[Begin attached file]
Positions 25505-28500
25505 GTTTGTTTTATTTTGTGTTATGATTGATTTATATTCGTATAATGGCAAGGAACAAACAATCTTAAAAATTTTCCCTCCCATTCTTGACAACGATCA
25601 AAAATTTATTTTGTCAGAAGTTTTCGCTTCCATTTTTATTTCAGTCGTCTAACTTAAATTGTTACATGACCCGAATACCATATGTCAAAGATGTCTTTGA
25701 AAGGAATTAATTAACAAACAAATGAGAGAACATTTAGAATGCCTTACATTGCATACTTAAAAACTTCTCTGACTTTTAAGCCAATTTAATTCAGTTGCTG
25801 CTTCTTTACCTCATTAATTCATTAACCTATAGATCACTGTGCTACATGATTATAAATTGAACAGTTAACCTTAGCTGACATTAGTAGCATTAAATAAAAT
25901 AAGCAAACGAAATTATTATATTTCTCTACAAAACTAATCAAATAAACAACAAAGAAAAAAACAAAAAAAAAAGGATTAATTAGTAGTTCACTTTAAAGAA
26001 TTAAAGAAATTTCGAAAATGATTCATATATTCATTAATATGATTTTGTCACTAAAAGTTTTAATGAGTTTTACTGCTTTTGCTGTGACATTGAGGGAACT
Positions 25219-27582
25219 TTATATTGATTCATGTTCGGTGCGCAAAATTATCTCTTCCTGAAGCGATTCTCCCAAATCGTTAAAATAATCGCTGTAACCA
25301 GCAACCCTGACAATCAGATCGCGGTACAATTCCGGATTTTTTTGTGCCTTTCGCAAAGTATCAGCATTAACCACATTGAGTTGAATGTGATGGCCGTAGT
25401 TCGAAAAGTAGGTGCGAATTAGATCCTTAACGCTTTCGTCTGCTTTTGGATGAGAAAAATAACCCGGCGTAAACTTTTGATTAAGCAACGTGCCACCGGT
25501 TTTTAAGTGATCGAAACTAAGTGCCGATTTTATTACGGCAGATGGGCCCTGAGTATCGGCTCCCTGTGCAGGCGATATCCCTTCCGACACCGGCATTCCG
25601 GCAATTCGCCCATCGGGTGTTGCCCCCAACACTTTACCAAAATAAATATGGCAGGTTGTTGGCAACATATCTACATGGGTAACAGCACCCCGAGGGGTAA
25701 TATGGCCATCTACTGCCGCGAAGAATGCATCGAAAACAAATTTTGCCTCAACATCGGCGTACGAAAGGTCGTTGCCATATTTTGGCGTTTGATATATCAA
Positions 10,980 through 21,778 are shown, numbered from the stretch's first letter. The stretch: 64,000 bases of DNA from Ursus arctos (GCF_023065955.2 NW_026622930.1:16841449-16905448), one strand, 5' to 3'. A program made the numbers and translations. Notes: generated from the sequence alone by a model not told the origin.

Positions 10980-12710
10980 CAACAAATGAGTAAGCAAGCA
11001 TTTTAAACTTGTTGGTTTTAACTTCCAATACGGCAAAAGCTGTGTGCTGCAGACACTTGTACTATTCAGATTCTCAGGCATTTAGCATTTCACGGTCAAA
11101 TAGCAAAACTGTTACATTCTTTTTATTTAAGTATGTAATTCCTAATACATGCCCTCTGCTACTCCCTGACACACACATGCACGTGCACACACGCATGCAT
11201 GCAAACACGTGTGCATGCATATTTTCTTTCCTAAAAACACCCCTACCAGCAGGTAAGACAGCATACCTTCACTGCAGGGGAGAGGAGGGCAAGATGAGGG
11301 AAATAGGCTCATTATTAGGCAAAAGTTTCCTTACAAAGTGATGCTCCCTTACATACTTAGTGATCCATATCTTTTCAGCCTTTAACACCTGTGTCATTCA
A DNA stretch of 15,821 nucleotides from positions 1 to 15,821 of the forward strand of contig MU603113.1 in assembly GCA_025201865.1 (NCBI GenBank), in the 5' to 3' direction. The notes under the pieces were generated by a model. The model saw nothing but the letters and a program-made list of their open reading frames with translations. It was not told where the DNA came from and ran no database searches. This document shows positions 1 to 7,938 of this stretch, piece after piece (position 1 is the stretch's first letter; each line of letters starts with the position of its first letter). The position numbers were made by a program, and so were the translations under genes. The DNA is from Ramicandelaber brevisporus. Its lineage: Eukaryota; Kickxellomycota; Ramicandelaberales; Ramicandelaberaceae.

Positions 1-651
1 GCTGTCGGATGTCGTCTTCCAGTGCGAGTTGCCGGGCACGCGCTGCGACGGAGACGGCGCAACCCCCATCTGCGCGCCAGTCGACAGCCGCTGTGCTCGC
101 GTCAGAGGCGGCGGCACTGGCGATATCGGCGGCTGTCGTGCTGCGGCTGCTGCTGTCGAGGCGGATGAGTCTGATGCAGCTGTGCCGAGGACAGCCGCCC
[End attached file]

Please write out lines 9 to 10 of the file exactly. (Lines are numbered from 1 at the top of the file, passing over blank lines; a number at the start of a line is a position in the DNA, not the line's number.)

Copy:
25219 TTATATTGATTCATGTTCGGTGCGCAAAATTATCTCTTCCTGAAGCGATTCTCCCAAATCGTTAAAATAATCGCTGTAACCA
25301 GCAACCCTGACAATCAGATCGCGGTACAATTCCGGATTTTTTTGTGCCTTTCGCAAAGTATCAGCATTAACCACATTGAGTTGAATGTGATGGCCGTAGT